Pope Pius XII has been praised and criticized for his actions and inactions during WW II. John Cornwall in Hitler’s Pope was among the critical.
Riebling portrays the Pope as willing and ready to speak out against the Nazis but restrained by the German Catholic Church.
Within Germany the Catholic cardinals and bishops thought it counter-productive to have the Pope protesting Nazi actions against the Jews for the Nazis already saw the Church as their enemy. Those leaders expected reprisals that would not just be limited to the Church. When Dutch bishops spoke out against Jewish deportations from the Netherlands there was a deportation of 80,000 Jews. Furthermore, they believed the Pope would, as an outsider, be considered as interfering in German politics.
In 1942 a German priest, Father Leiber convinced Pius, not to publish a public protest:
The pope would do better to keep a public silence and do whatever he could in secret. Pius handed the pages to Leiber, who threw them into the kitchen fireplace and watched them burn.
Yet the most important reason for public silence was the part being played by the Church in German Resistance to Hitler. There is abundant documentation in the book that Church clergy and lay persons were important members of the Resistance.
Plotters inside Germany sought secure means to liase with the nations fighing the Nazis. Led by Admiral Canaris of the German Abwehr they sought to use the Catholic Church’s reliable and secret means of communications between Germany and Rome.
The Church has always maintained its private means of communications to and from Rome.
While the Nazis did achieve some penetration of the Church the Pope continued to have trusted agents and couriers that kept communications flowing.
The Vatican knew the Nazis would seek to infilitrate it and was wary of Nazi spies. In scenes that would seem implausible in a Hollywood thriller meetings were held in a crypt at St. Peter’s where excavations were being done to see if the grave of St. Peter was beneath an altar. In the depths of the great Basilica plots were refined and information assessed.
What startled me was the direct participation of Catholic priests and lay people in the plots against Hitler. There were two planned coups that faltered at the last moment that preceeded the assassination attempt in the summer of 1944.
In all the plots the Pope had given his blessing and approval while the consipirators kept his name from the documents should the plots fail. Had they succeeded the Pope was ready to offer assistance in mediation and peace talks.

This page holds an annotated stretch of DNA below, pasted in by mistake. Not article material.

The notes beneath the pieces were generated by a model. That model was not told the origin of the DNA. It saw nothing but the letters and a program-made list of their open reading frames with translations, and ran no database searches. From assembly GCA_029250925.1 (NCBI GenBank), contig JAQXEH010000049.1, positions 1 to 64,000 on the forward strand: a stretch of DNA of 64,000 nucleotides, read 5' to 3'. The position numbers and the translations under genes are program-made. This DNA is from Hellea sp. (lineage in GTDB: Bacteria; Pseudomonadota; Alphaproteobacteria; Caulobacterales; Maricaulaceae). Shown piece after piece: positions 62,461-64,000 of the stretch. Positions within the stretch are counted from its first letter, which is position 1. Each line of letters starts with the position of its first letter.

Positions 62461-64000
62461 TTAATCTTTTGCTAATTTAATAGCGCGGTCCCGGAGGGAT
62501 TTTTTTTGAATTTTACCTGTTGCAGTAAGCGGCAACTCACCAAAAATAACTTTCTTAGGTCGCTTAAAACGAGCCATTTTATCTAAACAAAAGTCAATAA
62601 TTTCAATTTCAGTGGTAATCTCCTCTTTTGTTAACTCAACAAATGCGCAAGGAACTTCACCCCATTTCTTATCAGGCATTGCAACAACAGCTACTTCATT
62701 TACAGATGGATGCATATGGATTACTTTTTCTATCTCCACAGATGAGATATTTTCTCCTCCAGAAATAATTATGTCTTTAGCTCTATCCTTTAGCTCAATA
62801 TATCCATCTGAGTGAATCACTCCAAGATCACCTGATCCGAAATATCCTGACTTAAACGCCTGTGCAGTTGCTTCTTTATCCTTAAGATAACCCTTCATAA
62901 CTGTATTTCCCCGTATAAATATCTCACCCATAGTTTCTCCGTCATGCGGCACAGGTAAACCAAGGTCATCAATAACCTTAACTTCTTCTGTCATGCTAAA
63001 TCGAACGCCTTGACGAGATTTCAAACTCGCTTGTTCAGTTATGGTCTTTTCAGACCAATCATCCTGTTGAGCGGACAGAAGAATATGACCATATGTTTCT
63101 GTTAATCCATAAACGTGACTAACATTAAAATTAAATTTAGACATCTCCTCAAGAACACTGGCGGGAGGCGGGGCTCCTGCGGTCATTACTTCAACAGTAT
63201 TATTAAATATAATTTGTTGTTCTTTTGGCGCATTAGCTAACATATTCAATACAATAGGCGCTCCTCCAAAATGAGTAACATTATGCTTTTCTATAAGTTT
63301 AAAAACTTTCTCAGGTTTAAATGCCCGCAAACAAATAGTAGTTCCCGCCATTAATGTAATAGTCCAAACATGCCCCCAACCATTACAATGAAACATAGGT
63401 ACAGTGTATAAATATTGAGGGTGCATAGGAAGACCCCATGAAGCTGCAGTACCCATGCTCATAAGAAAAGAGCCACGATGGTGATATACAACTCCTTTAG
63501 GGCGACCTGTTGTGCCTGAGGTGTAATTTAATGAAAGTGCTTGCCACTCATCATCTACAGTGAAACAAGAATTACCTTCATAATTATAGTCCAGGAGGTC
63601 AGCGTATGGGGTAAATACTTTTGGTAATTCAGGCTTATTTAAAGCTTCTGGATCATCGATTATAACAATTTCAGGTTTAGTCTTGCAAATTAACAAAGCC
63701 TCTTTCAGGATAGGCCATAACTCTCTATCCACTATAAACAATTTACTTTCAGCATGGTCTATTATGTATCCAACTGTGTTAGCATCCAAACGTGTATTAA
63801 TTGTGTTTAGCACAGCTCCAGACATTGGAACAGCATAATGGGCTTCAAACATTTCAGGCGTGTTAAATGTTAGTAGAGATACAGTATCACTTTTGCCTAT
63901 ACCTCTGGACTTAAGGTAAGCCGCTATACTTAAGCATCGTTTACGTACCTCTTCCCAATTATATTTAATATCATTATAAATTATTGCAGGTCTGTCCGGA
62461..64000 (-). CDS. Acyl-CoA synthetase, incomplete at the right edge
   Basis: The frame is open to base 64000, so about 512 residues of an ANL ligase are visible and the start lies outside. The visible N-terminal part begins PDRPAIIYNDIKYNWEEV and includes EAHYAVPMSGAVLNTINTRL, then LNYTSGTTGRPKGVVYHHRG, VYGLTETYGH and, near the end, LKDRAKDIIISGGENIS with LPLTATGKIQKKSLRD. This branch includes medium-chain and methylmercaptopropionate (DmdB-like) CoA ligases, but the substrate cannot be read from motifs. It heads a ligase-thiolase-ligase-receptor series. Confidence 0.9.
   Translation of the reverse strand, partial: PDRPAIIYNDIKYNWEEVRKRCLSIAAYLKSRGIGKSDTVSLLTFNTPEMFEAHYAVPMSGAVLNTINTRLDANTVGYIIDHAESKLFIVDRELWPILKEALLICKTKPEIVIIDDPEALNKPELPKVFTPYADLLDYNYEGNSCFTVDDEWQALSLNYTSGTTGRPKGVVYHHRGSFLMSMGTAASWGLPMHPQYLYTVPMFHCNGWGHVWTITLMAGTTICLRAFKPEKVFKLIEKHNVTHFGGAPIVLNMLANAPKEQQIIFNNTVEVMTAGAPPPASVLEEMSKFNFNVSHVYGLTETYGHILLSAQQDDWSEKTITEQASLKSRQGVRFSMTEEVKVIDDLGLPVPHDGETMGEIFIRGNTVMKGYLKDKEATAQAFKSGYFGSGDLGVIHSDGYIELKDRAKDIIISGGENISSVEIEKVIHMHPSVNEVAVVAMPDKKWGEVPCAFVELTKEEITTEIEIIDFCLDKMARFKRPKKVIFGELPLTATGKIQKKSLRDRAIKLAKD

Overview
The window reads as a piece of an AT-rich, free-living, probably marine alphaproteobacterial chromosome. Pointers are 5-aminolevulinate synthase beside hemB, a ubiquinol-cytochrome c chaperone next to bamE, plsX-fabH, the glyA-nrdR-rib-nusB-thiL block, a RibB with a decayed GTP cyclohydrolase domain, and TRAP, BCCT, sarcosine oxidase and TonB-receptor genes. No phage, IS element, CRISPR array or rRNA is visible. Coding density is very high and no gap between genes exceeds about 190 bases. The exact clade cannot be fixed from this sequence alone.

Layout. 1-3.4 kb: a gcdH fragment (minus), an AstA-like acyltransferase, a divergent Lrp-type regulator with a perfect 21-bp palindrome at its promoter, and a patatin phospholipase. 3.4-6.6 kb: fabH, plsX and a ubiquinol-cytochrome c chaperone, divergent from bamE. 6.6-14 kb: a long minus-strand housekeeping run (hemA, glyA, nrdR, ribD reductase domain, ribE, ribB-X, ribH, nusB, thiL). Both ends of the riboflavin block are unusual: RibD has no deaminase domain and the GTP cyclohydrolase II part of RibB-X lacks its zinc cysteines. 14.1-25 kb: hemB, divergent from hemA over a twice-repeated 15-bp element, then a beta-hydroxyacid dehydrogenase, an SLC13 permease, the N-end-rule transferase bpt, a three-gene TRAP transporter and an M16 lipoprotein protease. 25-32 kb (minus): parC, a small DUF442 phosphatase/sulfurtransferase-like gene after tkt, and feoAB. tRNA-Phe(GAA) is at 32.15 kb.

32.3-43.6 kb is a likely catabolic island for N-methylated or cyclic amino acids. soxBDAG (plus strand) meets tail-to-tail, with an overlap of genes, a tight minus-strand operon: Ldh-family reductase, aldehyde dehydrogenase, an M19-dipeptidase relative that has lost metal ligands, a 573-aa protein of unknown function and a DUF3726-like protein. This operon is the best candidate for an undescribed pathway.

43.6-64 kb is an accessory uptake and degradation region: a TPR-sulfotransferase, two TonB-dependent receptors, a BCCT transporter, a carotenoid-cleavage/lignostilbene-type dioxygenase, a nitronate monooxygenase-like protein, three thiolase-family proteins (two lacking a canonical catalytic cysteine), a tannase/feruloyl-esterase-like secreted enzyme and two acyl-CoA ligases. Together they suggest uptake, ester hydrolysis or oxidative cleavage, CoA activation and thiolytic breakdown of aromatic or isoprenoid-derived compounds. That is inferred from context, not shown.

In most great ventures there are little known heroes. Joseph Muller is among the least known characters of WW II. He was the key man for the Pope in Germany on connections with the German Resistance. My next post will further discuss this amazing man.
In his work he was greatly aided by a network of Bavarian Jesuits.
The plotters wanted to be known as representatives of Decent Germany.
I was intrigued by the theological justifications for the killing of Hitler. While the Catholic Church had developed moral reasoning on the killing of tyrants centuries ago the Protestant Churches of German did not have a comparable analysis which hampered those plotters who were Protestant.
Count Claus von Stauffenberg, the day before he attempted to assassinate Hitler went to confession and possibly sought a special blessing of the Last Rites because of the anticipated danger to his life.
When the plot failed the investigations and punishments were brutally conducted. How the Catholic participants faced the SS interrogators was profound and inspiring. We do not think often of modern martyrs.
While Pius, for the sake of the Church, was discreet the records clearly show he approved of the Church’s participation in the plots against Hitler which meant the Church was sanctioning his assassination.
While the coups were worthy causes they were and are a perilous path for a Church to engage so directly in violent government overthrow. Riebling sums up the dilemma:
In war the Vatican tried to stay neutral. Because the pope represented Catholics of all nations, he had to appear unbiased. Taking sides would compel some Catholics to betray their country, and others their faith.
Riebling is not going to convince those who condemn Pius that he played a significant role in challenging the Nazi regime but his secret actions were far more significant than I had ever realized. The Catholic Church was the leading support of the German Resistance who conspired against Hitler and the Nazis.